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Many countries have liberalised access to cannabis for medical purposes in the past two decades or so, with considerable heterogeneity of regulatory approaches.[[1–3]] The new prescription regimes aim to provide consumers with the benefits of medical oversight and access to quality-assured products, while accepting the scarcity of high-quality scientific evidence for the efficacy of cannabis in medical treatment.[[ 4,5]] Some medicinal cannabis regimes, especially in the initial stages of their implementation, have suffered from poor engagement by patients and prescribers. In Canada, for example, even 10 years after their scheme was originally established in 2001, enrolments to the federal programme represented 5% of estimated medicinal cannabis users.[[6]] In Australia, two years after legalisation of medicinal cannabis in 2016, users’ engagement with the legal access route was limited, with barriers including financial cost and lack of support from the medical profession.[[7]] Understanding consumers’ intentions to transition to the new medicinal cannabis schemes is critical to informing their regulatory design and implementation.

New Zealand’s Medicinal Cannabis Scheme (MCS) came into force on 1 April 2020. Under the MCS, medical professionals can prescribe cannabis-based products (including both cannabidiol (CBD) and tetrahydrocannabinol (THC)) for any patient suffering from any health complaint. Products allowed under this regime are accessed via pharmacies and must be either in pharmaceutical dosage forms (eg, pills, oils, lozenges) or sold as dried cannabis flower intended for vaporisation. Dried herbal cannabis for smoking is not allowed under the MCS. Products available under the MCS must first be assessed by the Ministry of Health (MOH) as compliant with specified “minimum quality standards”[[8]] (yet, unlike other approved medicines, efficacy and safety data are not part of the pre-marketing assessment). At the time of writing, there were no domestically produced cannabis products approved for pharmacy sale under the MCS (10 cannabis-based products were under Medicinal Cannabis Agency assessment as of September 2020). Three products manufactured overseas (Tilray[[TM]] CBD and CBD:THC oral solutions) were approved under the MCS in March 2021.

Although patients in New Zealand have been able to access imported CBD products on prescription  since September 2017, their financial cost has remained prohibitive. For example, the price for Tilray 25mL bottle ranges from NZ$150 to NZ$350 (excluding pharmacy mark-up).[[9]] The new MCS aims to improve access and reduce the price of cannabis-based products for medicinal use in New Zealand by allowing domestic cultivation and production, introducing new product forms (ie, dry cannabis flower for vaping) and eliminating bureaucratic processes for prescribing THC (including MOH sign-off for individual patients).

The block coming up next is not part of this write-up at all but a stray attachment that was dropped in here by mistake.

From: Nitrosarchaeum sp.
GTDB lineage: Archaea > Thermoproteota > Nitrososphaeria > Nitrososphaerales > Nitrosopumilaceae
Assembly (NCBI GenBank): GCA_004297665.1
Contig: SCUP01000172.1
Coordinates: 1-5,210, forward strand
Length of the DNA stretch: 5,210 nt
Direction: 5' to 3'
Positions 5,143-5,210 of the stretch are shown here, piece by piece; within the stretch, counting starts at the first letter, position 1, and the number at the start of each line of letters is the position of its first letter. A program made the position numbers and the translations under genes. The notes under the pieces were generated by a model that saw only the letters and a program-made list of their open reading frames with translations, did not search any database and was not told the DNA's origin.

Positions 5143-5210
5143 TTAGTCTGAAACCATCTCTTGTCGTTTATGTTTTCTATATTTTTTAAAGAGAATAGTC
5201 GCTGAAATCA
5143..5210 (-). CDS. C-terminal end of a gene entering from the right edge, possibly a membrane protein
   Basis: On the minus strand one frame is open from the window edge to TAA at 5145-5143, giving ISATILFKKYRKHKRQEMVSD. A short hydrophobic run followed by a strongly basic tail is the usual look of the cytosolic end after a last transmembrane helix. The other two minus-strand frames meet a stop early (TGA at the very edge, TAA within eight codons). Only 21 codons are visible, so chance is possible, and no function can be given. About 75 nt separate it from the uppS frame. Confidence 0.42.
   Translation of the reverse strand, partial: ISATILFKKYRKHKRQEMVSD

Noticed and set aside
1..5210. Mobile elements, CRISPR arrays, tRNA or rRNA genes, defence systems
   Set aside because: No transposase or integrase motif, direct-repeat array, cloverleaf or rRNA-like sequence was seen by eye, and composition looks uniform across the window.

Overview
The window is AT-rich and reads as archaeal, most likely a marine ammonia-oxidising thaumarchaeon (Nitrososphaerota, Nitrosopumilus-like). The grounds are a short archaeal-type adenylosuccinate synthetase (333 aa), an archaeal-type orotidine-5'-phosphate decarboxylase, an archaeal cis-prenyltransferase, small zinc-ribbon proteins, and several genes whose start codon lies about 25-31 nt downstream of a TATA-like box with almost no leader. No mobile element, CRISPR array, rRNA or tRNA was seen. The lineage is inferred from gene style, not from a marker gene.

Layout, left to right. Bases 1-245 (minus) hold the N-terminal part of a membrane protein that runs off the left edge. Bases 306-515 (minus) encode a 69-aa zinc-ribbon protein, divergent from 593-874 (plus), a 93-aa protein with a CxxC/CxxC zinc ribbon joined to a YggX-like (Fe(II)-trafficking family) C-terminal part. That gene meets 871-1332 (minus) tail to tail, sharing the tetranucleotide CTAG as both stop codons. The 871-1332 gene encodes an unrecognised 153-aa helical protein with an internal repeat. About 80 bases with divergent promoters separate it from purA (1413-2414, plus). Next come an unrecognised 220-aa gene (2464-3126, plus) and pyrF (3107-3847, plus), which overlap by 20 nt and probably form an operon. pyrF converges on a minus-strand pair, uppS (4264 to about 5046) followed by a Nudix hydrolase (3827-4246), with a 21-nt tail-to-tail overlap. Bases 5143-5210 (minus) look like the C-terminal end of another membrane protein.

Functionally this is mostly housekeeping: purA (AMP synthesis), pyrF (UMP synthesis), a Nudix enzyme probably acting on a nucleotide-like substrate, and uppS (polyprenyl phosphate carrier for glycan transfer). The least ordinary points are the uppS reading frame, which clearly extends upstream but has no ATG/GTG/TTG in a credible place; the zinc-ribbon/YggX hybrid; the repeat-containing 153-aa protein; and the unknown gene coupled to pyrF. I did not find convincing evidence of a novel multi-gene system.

It has been estimated that around 5% of New Zealand’s adult population uses illegally sourced cannabis for medicinal purposes, with pain, anxiety and depression being the leading reasons for self-medicating.[[10,11]] The extent to which these medicinal cannabis users will transition to the legal prescribed medicinal cannabis regime will depend on a range of factors, including the perceived affordability and availability of prescriptions (dependent on regulatory design and policy communication), support and advice from medical professionals, connection to the illegal cannabis market and wider social norms about the legitimacy of medicinal cannabis use. The influence of these factors may vary significantly between different types of users.[[12]]

This study aimed to explore existing medicinal cannabis users’ intentions to engage with the new prescription MCS in New Zealand, including what demographic characteristics predict users’ intended engagement and whether different patterns of use (eg, routes of administration, co-use of cannabis for recreational purposes) and experiences with different sources of supply (eg, from a drug dealer, friend or family, growing your own) predict intended engagement with the MCS.

Methods

An online survey of adults (16+) who self-reported using cannabis for medicinal purposes in the past 12 months in New Zealand (NZ Medicinal Cannabis Survey) was promoted via paid advertising on Facebook[[TM]] (targeting users living in New Zealand aged 16 years or older) between May and August 2019 (ie, approximately 9–11 months before the MCS entered into force). The survey preamble defined “medicinal cannabis” as the “use of cannabis or cannabis-based products to treat a medical condition or alleviate a symptom.” The questionnaire was developed based on a number of overseas surveys of medicinal cannabis users,[[13,14]] including the recent study in Australia.[[15]] We collected a range of data on patterns of medicinal cannabis use and supply, which have previously been reported, alongside a more detailed description of the method.[[11]] Ethical approval was obtained from Massey University Human Ethics Committee (SOA19/19).

Measures

Demographics: Age, gender, ethnicity, educational achievement, employment status, household income, social welfare status, region of residence and community size (i.e., rural, small town or city).

Medical conditions treated with cannabis in the past 12 months: A multiple choice question listing 50 conditions grouped into seven categories: (1) pain, (2) sleep, (3) mental health, (4) gastrointestinal, (5) neurological (6) cancer and (7) other.